Backstage Past: 1960s Stagehands Load-in at National Theater in D.C.

Michael Eddy

The National Theater in Washington D.C. recently announced it will be replacing its hemp line and sandbag fly system with a new counterweight system this summer. The National has used a hemp system since the theater opened  with a production of A Man of the World on December 7, 1835, though the system has been updated since 1835. It will be quite a change for crews who work the load-ins and outs. It got us in a nostalgic mood and we dug up this cool bit of theater history: A short film from the AFL-CIO "Americans at Work" series looking at the job of stagehands/electricians/props and flys during a load-in at the National Theater for the 1960 production of My Fair Lady, starring Diane Todd and Michael Evans.

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Geoffry Craig in his office. Photo by: Cory Weaver
Geoffry Craig in his office. Photo by: Cory Weaver

San Francisco Opera Medal Awarded to Geoffry M. Craig

Michael Eddy

At the conclusion of the June 27 performance of Verdi’s Rigoletto, San Francisco Opera General Director Matthew Shilvock presented the Company’s Head of Wardrobe, Geoffry M. Craig, with the San Francisco Opera Medal, the Company’s highest honor. Craig will retire at the end of summer season after 36 years, having joined the Wardrobe Department in 1981 as a dresser, becoming Head of Men’s Wardrobe in 1986 and then Department Head in 1999.

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Change Over at the National Theatre for Angels In America - Two Plays in One Day

Kathy Eddy

The National Theatre's production teams take us behind the scenes on a two-play day of Tony Kushner's Angels in America, Part One: Millennium Approaches and Part Two: Perestroika. It requires an extensive changeover of lighting; scenic; every production discipline to present over seven hours of theater in a single day.

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The Eureka Theatre, Where Angels In America Began, Is Closing After 45 Years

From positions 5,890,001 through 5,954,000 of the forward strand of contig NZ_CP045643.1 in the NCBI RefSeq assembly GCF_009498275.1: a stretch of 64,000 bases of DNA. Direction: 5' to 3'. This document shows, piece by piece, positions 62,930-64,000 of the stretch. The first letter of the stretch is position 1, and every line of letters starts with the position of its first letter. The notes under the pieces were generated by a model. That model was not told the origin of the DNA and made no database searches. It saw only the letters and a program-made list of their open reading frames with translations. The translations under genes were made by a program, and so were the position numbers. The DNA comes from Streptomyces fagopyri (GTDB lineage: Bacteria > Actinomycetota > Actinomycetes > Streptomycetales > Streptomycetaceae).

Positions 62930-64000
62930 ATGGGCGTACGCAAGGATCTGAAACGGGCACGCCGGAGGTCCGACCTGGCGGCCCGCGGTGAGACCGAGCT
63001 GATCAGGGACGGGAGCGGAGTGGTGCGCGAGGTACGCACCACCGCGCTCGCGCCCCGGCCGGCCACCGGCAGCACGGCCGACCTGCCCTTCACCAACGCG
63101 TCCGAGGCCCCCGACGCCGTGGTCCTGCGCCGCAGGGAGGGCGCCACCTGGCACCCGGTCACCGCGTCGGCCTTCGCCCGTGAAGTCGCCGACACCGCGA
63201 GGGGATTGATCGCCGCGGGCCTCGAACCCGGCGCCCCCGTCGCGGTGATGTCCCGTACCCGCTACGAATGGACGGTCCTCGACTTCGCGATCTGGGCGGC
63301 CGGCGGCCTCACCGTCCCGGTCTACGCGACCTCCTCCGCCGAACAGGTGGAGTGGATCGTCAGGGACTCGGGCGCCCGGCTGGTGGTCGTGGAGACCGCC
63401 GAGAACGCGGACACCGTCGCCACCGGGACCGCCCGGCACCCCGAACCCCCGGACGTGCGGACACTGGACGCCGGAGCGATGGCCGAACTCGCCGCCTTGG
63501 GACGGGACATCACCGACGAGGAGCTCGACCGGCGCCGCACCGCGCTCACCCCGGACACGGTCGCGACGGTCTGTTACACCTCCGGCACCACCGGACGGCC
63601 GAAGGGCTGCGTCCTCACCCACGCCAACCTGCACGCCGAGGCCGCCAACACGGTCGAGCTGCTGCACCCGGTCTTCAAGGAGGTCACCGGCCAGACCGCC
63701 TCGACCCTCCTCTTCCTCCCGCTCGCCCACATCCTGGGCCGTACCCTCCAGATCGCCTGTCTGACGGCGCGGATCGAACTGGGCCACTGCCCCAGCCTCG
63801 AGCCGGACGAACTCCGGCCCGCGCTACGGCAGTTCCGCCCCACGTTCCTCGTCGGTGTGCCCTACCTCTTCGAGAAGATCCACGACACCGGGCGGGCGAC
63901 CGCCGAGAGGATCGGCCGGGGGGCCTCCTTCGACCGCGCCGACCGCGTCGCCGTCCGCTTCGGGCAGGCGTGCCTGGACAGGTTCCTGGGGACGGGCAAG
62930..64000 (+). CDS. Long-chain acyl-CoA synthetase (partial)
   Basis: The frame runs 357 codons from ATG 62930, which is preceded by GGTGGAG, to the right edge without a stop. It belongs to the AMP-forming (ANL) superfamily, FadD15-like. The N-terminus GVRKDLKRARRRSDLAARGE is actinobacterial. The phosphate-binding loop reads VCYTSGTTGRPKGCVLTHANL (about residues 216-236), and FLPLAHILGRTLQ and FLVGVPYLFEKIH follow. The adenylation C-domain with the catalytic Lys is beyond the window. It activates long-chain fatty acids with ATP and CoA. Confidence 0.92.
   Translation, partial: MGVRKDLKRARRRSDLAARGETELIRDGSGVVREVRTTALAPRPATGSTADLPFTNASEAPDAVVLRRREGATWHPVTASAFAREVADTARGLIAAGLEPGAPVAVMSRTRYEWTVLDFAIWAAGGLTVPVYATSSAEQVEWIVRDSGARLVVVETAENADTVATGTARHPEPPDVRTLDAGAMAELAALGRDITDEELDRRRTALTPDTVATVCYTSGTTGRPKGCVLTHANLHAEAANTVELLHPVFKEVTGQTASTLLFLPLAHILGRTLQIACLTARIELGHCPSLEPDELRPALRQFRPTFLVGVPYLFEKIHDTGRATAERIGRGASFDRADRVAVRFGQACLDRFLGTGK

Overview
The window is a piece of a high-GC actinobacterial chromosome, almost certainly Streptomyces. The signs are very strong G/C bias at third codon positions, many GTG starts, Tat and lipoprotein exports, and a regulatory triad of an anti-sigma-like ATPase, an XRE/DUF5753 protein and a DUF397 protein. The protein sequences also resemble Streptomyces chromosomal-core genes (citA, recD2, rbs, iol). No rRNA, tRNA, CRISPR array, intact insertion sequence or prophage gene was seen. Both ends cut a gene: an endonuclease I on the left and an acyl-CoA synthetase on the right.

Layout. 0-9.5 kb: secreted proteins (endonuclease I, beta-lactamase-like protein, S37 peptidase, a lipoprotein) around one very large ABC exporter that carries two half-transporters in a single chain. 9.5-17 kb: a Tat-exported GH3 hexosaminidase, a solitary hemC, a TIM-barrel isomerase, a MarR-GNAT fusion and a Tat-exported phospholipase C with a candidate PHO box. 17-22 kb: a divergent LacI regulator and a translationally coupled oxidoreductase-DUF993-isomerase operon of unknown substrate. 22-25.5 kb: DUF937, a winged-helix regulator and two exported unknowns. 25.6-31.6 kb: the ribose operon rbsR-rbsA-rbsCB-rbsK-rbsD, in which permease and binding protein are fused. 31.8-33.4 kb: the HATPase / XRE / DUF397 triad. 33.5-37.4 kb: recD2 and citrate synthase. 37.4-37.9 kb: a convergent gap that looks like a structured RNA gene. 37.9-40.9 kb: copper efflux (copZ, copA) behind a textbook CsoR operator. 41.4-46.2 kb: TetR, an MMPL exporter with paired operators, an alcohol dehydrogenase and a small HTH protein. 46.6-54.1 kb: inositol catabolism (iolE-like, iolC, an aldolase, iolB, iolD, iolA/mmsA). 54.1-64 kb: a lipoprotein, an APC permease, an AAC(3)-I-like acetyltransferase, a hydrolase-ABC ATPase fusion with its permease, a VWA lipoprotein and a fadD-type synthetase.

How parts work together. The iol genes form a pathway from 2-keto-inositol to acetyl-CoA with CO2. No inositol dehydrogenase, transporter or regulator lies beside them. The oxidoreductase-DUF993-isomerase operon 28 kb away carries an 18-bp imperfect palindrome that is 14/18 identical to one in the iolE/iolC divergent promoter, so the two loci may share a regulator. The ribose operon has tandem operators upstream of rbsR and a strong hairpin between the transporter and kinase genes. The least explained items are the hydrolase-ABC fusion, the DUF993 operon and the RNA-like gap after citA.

Kathy Eddy

San Francisco’s Eureka Theatre, has announced it will cease operations after 45 years as of July 5th due to insurmountable budget issues. The official statment cites rising costs of production overhead, building maintenance, and the loss of appropriated arts funding from the city’s hotel tax which helped sustain operations as factors in the decision. It is particuarly sad that the Eureka is closing at this moment of sharp debate of theater funding, cultural freedoms, LGBTQ rights and the national healthcare debate as it was Eureka that originally commissioned and produced Angels in America

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Sound Designer and Composer Lindsay Jones
Sound Designer and Composer Lindsay Jones

Lindsay Jones Scores 30th Anniversary Video for Chicago Shakespeare Theater

Michael Eddy

Chicago Shakespeare Theater is celebrating its 30th Anniversary and with an amazingly rich production history, they created a video looking back over the last 30 years. From their early days on the roof of the Red Lion Pub in 1987 to their theater campus today on Chicago's Navy Pier they wanted to highlight the work and the spirit of the company. Music being such an important part of a montage video, Chicago Shakespeare Theater asked Sound Designer Lindsay Jones, principal of Lindsay Jones – Unique Music and Sound Design to score the celebratory video.

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Nikola Tesla Drops the Beat, lit by Jake DeGroot. Photo by Todd Bissonette